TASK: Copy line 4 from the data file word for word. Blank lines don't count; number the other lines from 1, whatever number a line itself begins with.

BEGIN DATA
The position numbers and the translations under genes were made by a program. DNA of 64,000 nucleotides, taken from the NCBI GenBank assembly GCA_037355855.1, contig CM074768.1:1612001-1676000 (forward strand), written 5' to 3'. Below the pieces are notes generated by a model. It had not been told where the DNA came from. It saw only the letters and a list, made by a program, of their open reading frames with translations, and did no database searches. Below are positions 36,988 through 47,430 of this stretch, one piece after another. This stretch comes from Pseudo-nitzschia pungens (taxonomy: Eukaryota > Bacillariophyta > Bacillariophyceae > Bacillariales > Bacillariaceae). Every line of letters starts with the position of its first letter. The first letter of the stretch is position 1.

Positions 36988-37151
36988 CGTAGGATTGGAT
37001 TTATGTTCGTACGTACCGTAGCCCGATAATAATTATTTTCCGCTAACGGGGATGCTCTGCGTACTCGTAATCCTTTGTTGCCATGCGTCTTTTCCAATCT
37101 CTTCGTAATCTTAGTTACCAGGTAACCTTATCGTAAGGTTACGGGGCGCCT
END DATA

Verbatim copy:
37001 TTATGTTCGTACGTACCGTAGCCCGATAATAATTATTTTCCGCTAACGGGGATGCTCTGCGTACTCGTAATCCTTTGTTGCCATGCGTCTTTTCCAATCT